Lost Workday Rate

Last updated: May 13, 2019

What Does Lost Workday Rate Mean?

The Lost Workday Rate (LWR) is a standardized metric that provides a measure of the total number of working days lost within a workplace due to occupational injury or illness. The formula for calculating LWR is prescribed by OSHA to ensure that all workplaces calculate the statistics the same way, thus guaranteeing the accuracy of the data. The LWR formula is defined as the total number of workdays lost multiplied by 200,000, divided by the total number of hours worked by all employees within a given period.

[Number of workdays lost] * 200,000 / total number of hours worked

The number 200,000 is used to represent 100 employees working 2,000 hours per year, as the rate that results from this formula is designed to represent the number of lost workdays per 100 employees. Every workplace’s LWR is given as workdays lost per 100 employees, regardless of the actual number.

Safeopedia Explains Lost Workday Rate

The LWR is a lagging indicator of a company’s safety performance. When used as a complement to OSHA’s recordable injury and illness requirements, it provides information about the severity and impact of the illnesses and injuries that occur within a given work context. As a lagging indicator, it only describes a workplace’s past safety performance and therefore does not function as an accurate predictor of future safety performance.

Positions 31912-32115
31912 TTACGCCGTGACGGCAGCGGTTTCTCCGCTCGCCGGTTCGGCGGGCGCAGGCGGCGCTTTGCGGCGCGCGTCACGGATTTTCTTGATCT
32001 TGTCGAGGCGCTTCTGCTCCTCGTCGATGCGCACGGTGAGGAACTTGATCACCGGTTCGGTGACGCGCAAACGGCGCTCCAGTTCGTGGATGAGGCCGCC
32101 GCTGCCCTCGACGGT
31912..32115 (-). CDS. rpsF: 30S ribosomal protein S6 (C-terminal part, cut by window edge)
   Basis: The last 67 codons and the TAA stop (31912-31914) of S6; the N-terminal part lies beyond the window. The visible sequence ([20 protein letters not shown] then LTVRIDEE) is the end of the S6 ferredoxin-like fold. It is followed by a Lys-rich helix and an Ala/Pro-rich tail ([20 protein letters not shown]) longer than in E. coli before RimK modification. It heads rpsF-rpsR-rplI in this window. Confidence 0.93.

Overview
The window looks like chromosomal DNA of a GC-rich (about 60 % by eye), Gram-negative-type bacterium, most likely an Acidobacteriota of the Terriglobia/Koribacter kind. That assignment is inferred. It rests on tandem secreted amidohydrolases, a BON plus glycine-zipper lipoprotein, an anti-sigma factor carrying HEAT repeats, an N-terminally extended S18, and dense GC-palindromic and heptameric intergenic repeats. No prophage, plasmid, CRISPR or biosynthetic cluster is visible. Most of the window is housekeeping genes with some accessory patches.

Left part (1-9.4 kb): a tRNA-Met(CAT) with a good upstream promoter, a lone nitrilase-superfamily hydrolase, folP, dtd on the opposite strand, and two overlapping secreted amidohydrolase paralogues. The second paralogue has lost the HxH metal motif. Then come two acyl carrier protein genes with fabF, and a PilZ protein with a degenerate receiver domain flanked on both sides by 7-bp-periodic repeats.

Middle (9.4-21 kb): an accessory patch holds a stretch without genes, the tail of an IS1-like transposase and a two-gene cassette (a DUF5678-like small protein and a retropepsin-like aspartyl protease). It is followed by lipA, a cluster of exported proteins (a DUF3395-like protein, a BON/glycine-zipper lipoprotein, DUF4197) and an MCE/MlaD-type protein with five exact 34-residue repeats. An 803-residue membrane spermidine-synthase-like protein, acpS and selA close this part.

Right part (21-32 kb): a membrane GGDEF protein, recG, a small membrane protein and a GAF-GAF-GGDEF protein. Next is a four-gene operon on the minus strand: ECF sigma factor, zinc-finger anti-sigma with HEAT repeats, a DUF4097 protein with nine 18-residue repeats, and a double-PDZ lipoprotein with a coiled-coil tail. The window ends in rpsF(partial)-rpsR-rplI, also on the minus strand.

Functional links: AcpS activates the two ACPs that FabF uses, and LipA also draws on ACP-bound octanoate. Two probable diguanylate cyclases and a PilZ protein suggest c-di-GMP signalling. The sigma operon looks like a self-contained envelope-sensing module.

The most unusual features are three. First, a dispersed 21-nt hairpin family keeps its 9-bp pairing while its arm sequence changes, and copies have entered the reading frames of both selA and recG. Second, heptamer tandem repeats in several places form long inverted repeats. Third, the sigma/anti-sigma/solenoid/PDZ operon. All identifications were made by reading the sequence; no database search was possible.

OSHA provides workplaces with a number of different safety incident formulas that can be used to understand safety performance. Because rates are calculated in terms of “rate per 100 employees,” the LWR is primarily used by larger companies. A single additional lost day within a workplace with a small number of employees could produce a large fluctuation in LWR, limiting its usefulness within smaller work settings.

As with every other OSHA incidence rate, the LWR is based on the number of injuries and illnesses recorded within an employer’s OSHA 300 log. This log is a record of all significant injuries that occur within a workplace in a given year. Employers maintaining workplaces with 10 or more employees are required by law to maintain an OSHA 300 log.

All of OSHA’s incidence rate formulas are standardized to 100-employee workplaces. For instance, the DART rate (“days away, restricted, or transferred”), which includes both the number of days lost, as well as the number of days an employee is present at work but cannot perform regular duties, is also calculated per 100 employees. This standardization allows workplace safety performance to be compared between workplaces that exist within the same industry and that have a similar number of employees.


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